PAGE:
Miami-Dade County

Sentencing of former Opa-locka supervisor convicted of bribery postponed at last minute

Former Opa-locka public works supervisor Gregory Harris
Former Opa-locka public works supervisor Gregory Harris The Miami Herald

The federal sentencing of the first Opa-locka official convicted in a long-running FBI corruption investigation — originally scheduled for Thursday — was postponed to a later date.

No new sentencing date was immediately scheduled for Gregory Harris, 44, a former assistant director of public works who resigned in early August before surrendering to authorities. He is expected to receive at least one year in prison, according to the terms of his plea agreement.

Harris pleaded guilty at the end of August to conspiring with a city commissioner, an assistant city manager and other employees to shake down business owners who were pressured to pay thousands of dollars in bribes to obtain water connections and operating licenses.

The North Miami resident, a pastor of an Opa-locka church who leads Bible studies, has been cooperating with the U.S. attorney’s office since the FBI’s raid on City Hall in March. His cooperation has included possible testimony before a grand jury that is zeroing in on other targets of the investigation, including City Commissioner Luis Santiago.

Harris’ one-time boss, David Chiverton, who rose from assistant city manager to city manager over the past year, also pleaded guilty to the same bribery conspiracy charge and is awaiting sentencing in November. Chiverton, 51, is expected to receive a sentence of at least three years.

Prosecutors said Harris conspired with “Public Official A,” Santiago, and “Public Official B,” Chiverton, in the bribery scheme from March 2014 to March 10, 2016, the day of the raid. Chiverton is the only official identified by name in Harris’ factual statement filed with his plea agreement. Santiago, who is running for reelection in November, has yet to be charged.

In April, the Miami Herald published a detailed story on how Harris and other top city officials shook down business owners who were working undercover for the FBI in a series of backroom bribes recorded on video. The investigation is among the largest corruption probes in South Florida history.

According to court records, Public Official A, Santiago, solicited and obtained “illegal payments” from businesses and individuals who were seeking occupational licenses and other permits for their properties in 2014 and 2015.

In exchange for cash bribes, Santiago directed Harris and other Opa-locka employees to take care of the requests for occupational licenses, water connections, zoning benefits and code enforcement violations.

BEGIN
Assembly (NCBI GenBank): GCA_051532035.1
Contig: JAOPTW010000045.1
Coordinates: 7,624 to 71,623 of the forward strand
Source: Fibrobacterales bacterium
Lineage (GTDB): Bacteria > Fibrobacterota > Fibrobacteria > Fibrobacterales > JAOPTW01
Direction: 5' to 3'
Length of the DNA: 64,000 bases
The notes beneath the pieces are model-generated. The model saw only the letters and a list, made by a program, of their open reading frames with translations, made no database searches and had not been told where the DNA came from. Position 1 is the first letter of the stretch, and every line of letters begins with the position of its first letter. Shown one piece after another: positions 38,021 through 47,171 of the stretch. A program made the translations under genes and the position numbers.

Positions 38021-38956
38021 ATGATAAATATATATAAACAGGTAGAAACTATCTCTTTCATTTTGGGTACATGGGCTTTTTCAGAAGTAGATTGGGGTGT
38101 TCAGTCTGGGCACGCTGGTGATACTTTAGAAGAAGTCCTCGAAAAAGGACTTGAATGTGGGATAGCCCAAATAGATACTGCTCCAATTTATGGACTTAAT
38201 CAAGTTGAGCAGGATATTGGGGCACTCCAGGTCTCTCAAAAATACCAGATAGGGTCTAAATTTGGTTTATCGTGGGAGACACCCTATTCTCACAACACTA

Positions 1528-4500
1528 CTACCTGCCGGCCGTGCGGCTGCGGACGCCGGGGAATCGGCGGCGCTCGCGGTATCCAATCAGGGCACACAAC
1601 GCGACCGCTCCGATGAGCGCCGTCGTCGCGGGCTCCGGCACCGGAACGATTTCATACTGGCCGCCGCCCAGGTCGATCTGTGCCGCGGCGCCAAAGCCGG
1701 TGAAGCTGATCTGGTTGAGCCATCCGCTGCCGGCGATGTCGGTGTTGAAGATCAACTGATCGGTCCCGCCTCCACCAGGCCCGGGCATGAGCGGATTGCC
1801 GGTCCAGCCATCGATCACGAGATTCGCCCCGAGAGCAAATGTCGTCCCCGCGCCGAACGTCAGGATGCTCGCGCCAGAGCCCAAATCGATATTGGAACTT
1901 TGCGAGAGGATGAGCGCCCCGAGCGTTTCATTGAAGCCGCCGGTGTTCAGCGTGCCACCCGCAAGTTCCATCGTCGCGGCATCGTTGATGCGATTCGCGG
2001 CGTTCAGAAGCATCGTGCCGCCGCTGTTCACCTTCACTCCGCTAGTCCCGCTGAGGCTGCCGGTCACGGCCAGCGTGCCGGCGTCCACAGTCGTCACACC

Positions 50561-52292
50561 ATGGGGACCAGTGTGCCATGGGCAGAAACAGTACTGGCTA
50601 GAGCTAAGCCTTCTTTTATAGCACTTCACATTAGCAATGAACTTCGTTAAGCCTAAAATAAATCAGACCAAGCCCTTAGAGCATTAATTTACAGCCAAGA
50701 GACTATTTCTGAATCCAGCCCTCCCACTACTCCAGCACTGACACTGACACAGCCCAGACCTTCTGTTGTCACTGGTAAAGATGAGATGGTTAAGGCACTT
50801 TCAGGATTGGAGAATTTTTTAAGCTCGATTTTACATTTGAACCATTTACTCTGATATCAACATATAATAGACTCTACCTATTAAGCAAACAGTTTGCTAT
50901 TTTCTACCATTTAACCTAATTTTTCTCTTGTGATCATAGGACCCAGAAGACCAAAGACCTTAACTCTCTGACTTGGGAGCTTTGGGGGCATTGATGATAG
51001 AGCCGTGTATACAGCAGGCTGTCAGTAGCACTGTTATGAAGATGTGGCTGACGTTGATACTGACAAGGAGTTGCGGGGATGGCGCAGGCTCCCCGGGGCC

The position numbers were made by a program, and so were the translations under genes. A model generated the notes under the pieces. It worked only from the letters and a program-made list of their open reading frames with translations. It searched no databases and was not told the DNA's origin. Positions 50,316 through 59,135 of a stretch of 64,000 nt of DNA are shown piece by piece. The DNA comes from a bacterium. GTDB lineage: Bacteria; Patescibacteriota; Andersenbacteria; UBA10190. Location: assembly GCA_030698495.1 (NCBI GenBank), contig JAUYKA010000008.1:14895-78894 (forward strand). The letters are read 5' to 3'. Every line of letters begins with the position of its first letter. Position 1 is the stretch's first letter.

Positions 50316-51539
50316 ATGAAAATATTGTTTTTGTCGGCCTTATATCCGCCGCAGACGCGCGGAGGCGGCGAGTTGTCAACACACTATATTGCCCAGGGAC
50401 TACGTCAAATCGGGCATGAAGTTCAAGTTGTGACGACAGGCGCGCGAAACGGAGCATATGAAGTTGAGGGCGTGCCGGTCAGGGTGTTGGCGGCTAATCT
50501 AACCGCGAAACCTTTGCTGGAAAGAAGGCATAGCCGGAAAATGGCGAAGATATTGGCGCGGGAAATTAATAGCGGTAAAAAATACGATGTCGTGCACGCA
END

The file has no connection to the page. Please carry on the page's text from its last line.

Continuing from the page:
Public Official B, Chiverton, also solicited and obtained “illegal payments” in the same scheme. In exchange, he also directed Harris and other employees to take care of the businesses’ licensing requests and water service.

“Chiverton also would sometimes make payments to Harris in connection with these matters,” according to a factual statement filed with Harris’ plea agreement. “In addition, Harris solicited and obtained personal payments in exchange for using his official position to assist businesses and individuals in relation to their city of Opa-locka water service.”

On April 10 of last year, Public Official A, Santiago, told a businessman working undercover as an FBI informant to meet him outside the commissioner’s house to resolve his water bill to avoid service being shut down, according to Harris’ statement. Later that day, Santiago met with the informant outside the commissioner’s house and “accepted $850 in cash” from him to prevent the water from being turned off, it added.

Four days later, Public Official A, Santiago, asked Harris to go to the informant’s place of business, an auto repair body shop, “to stop an Opa-locka employee from shutting down” his water service and also “instructed Harris not to talk to anyone about his request.”

On April 15, Harris told Public Official B, Chiverton, that he “attempted to collect additional money” from the informant “in connection with the business’ water-service billing issues.”

A month later, Harris met with another businessman-turned-FBI informant and “accepted a $300 cash payment in exchange for having the water service turned back on” at his business, according to Harris’ statement. “After accepting the $300 payment, Harris directed two Opa-locka employees to turn the water back on” at his business.

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